Firm’s attorney seeking to rectify ‘technical issue’
NASSAU, BAHAMAS – The company at the center of the Renward Wells Letter of Intent (LOI) controversy, assured yesterday the firm’s $727.364 million damages claim against Mr Wells and others is ‘certainly not finished’.
Stellar Energy attorney Osman Johnson told Eyewitness News Online his client was very much “still in the game”.
Johnson said he has been instructed to continue to pursue legal action after rectifying some ‘technical issues’ which led to the withdrawal of the firm’s appeal last week.
Johnson explained he withdrew the matter against Mr Wells and co-defendents Algernon Allen and Frank Forbes in an effort to avoid unnecessary costs.
The company alleged Allen and Forbes acted as government “agents” in its bid to develop a waste-to-energy plant at the New Providence landfill.
Wells and his attorney Greg Moss had agreed the case be dismissed on technical grounds because Stellar Energy had failed to follow the correct legal procedures for getting permission to appeal to the Court of Appeal.
Moss in a Tribune Business interview last week branded litigation against his client as ‘finished’ after the appeal was withdrawn.
Yesterday, Johnson said: “The matter is certainly not finished. We withdrew the matter to avoid any unnecessary cost to bring the matter back to the Supreme Court by way of an application to extend the period of time in which the appeal could be filed.
“In the absence of an actual judicial decision, the appeal continues. The only way a matter in the Bahamian courts end is if the Court of Appeal makes a ruling where they dismiss the appeal. Even in that circumstance a party who feels aggrieved can still apply for leave to the Privy Council and if that is not granted a direct application for social leave can be made. We haven’t gotten anywhere near that stage.”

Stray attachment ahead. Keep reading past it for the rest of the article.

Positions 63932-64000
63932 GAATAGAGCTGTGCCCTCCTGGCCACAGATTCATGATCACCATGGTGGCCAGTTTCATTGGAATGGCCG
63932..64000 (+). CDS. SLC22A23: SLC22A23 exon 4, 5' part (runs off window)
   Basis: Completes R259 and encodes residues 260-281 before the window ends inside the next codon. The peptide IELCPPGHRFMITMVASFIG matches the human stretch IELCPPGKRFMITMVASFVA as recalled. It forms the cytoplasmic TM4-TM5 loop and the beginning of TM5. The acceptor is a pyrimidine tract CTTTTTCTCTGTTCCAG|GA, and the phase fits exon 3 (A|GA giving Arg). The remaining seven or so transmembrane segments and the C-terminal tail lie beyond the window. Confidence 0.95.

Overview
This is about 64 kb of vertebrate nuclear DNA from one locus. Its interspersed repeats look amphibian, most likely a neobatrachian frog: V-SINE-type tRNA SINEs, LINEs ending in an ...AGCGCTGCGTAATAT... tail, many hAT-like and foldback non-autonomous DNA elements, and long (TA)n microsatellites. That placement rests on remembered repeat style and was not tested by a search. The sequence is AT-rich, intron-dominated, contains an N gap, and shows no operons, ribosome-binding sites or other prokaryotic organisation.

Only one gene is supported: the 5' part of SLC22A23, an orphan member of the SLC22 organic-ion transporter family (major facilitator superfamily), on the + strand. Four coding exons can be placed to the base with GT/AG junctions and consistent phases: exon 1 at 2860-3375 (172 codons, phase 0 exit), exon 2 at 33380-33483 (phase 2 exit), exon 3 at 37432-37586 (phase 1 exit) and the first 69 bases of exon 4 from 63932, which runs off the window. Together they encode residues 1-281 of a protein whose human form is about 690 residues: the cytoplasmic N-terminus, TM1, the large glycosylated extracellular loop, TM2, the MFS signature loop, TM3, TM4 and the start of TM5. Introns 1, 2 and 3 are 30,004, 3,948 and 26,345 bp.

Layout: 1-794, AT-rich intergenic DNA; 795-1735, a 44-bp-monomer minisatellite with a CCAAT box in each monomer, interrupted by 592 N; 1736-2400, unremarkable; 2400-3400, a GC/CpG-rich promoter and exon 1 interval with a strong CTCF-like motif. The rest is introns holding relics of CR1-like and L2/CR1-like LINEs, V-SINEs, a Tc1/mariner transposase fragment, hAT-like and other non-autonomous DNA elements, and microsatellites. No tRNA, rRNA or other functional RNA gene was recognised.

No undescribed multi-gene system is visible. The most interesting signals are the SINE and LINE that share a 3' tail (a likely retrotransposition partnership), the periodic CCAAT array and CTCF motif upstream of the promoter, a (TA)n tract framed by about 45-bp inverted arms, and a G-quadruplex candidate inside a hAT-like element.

He continued: “We have decided to rectify some technical issues which were brought about by previous counsel and I decided to do it the right way from the beginning. We’re still very much in the game as it were and we can continue with this action.
“The matter is still very much alive and will remain alive in so long as Stellar believes it is in their interest to pursue it or until the Privy Council makes an adverse judicial ruling against us and we haven’t gotten anywhere near that point.
Johnson said: “We cannot allow these kinds of claims to be extinguished on a mere technicality. An issue like this can have a serious effect on overall investor confidence. This claim arose as a result of the government engaging with third party investors to seek a waste to energy power plant. All of the due diligence was carried out at my client’s expense.”
Stellar Energy’s appeal sought to challenge a ruling by Supreme Court deputy registrar Carol Misiewicz, who found that the company and its affiliates were “from any angle unable to sustain an action” against Wells, Allen and his law firm, and Forbes’ firm, Sigma Management, “on the basis of the LOI”.
She determined the LOI, the signing of which forced Mr Wells’ from the Christie administration, “was not binding in law” and represented “a discussion document” rather than a completed contract.
Misiewicz also branded Stellar Energy’s claims against Allen and Forbes as “bad” given that they were not parties to the now-notorious LOI.
Wells, who is currently minister of transport and local government, became embroiled in controversy in mid-July 2014 when the Stellar LOI was leaked to the media and he was accused of signing it on the Government’s behalf without the proper authorization.
At the time Wells served as parliamentary secretary in the Ministry of Works.
The saga ultimately led to his dismissal from Government. Stellar had proposed to build a $650 million waste-to-energy plant on New Providence, has launched a legal attack over its failure to obtain a Memorandum of Understanding (MOU) and other associated documents which would enable the company to proceed with the project.